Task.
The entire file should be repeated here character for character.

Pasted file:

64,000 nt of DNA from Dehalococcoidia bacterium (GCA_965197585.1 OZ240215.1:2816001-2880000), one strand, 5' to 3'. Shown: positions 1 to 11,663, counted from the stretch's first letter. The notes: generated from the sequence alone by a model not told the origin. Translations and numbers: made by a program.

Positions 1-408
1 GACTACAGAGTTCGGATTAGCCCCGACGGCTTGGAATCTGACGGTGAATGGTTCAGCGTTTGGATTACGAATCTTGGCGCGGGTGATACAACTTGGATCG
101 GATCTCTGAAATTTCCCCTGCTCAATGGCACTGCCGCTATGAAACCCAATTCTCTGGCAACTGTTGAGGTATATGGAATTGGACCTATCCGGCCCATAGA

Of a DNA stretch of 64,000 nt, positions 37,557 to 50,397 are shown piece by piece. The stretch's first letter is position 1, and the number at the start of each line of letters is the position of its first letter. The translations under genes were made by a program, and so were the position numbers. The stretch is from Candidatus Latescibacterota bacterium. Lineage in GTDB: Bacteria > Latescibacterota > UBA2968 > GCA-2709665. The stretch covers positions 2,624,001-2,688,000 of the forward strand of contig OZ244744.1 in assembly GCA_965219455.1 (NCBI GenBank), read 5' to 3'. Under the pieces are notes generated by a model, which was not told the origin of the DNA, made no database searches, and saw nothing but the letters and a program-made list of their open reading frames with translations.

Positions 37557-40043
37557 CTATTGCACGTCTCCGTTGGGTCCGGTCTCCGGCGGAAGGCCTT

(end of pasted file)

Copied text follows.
64,000 nt of DNA from Dehalococcoidia bacterium (GCA_965197585.1 OZ240215.1:2816001-2880000), one strand, 5' to 3'. Shown: positions 1 to 11,663, counted from the stretch's first letter. The notes: generated from the sequence alone by a model not told the origin. Translations and numbers: made by a program.

Positions 1-408
1 GACTACAGAGTTCGGATTAGCCCCGACGGCTTGGAATCTGACGGTGAATGGTTCAGCGTTTGGATTACGAATCTTGGCGCGGGTGATACAACTTGGATCG
101 GATCTCTGAAATTTCCCCTGCTCAATGGCACTGCCGCTATGAAACCCAATTCTCTGGCAACTGTTGAGGTATATGGAATTGGACCTATCCGGCCCATAGA

Of a DNA stretch of 64,000 nt, positions 37,557 to 50,397 are shown piece by piece. The stretch's first letter is position 1, and the number at the start of each line of letters is the position of its first letter. The translations under genes were made by a program, and so were the position numbers. The stretch is from Candidatus Latescibacterota bacterium. Lineage in GTDB: Bacteria > Latescibacterota > UBA2968 > GCA-2709665. The stretch covers positions 2,624,001-2,688,000 of the forward strand of contig OZ244744.1 in assembly GCA_965219455.1 (NCBI GenBank), read 5' to 3'. Under the pieces are notes generated by a model, which was not told the origin of the DNA, made no database searches, and saw nothing but the letters and a program-made list of their open reading frames with translations.

Positions 37557-40043
37557 CTATTGCACGTCTCCGTTGGGTCCGGTCTCCGGCGGAAGGCCTT